Pentax is recalling a duodenoscope with a troubled history after the U.S. Food and Drug Administration approved design changes intended to prevent the surgical tool from spreading infections between patients.
The scopes are used in endoscopic procedures, and models by several companies have posed problems for cleaning between procedures. Doctors use the scopes to place small cameras inside patients and perform minimally invasive surgeries and tests. They can be used for things like gallstones, pancreatitis and draining bile ducts.
Their complicated design may make it difficult to thoroughly clean and sterilize them of patient fluids and organisms between procedures.
Scopes made by Olympus have been implicated in a superbug outbreak, and scopes made by Fujifilm have been removed from the market altogether.
Last year, Pentax reported that the scope involved in the newest recall had design flaws that could lead to infection in patients. The cleaning instructions for the scopes had previously been updated in February 2016.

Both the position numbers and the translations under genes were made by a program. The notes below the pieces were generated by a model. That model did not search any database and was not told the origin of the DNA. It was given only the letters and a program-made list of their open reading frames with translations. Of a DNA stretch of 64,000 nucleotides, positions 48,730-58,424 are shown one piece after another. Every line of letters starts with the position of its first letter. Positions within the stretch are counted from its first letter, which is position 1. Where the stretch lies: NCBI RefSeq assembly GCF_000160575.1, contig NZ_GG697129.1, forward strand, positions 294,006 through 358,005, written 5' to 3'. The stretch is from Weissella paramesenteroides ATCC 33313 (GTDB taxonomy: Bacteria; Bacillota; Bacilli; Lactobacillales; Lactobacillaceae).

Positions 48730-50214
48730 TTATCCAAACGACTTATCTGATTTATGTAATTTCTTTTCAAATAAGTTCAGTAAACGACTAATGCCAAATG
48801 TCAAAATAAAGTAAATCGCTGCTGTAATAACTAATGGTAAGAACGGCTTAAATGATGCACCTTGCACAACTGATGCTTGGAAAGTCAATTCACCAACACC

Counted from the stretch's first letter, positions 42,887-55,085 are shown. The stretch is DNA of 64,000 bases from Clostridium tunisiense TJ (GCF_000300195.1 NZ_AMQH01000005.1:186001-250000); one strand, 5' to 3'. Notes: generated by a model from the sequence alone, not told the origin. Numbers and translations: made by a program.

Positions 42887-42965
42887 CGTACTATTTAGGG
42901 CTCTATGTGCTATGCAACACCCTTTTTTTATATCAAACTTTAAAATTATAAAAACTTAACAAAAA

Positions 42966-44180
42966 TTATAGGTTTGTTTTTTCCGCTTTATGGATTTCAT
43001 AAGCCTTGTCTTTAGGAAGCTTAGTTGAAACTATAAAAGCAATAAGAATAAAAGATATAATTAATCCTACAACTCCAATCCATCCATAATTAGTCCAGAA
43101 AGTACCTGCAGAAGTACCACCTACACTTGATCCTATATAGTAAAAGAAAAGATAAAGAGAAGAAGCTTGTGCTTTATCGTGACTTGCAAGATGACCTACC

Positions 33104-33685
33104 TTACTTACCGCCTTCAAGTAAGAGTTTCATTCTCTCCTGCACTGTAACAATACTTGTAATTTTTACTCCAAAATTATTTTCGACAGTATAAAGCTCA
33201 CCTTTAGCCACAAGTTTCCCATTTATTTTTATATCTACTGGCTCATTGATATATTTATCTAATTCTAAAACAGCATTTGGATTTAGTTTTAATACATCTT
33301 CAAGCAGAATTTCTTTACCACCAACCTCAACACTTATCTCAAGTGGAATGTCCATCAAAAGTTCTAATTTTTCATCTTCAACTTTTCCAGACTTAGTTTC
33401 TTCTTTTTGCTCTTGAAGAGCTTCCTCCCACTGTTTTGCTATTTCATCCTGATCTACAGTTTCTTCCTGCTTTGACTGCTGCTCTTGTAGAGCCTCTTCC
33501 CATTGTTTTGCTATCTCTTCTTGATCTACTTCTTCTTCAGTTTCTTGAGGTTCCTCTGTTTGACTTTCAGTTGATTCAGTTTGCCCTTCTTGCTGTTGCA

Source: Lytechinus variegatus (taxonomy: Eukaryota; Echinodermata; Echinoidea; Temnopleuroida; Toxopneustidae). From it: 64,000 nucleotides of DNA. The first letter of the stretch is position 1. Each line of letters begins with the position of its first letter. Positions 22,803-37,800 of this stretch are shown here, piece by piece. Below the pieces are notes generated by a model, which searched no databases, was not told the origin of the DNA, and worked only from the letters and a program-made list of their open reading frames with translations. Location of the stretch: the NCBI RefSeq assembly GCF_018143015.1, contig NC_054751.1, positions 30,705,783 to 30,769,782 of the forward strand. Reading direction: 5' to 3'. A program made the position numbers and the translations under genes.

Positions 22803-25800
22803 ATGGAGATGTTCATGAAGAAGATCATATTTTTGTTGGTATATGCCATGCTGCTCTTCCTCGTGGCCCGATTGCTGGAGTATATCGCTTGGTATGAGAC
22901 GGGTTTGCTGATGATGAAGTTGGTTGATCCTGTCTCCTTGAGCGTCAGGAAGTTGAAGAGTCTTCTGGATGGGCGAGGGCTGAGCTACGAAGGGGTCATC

The company plans to replace the forceps elevator mechanism, O-ring seal and distal end cap in the recall, according to the FDA. Pentax will also update its operation manual. The changes are designed to reduce the potential that patient fluids will leak into the enclosed elevator channel and under the instrument’s distal cap.
The device was previously recalled for similar reasons in January 2017. At the time, health care facilities were told to stop using any of the devices that showed any signs of damage, such as loose parts, cracks and gaps in the adhesive or kinks or bends in tubing.
The FDA said it will continue to “closely monitor the association between reprocessed endoscopes and the transmission of infectious agents.”
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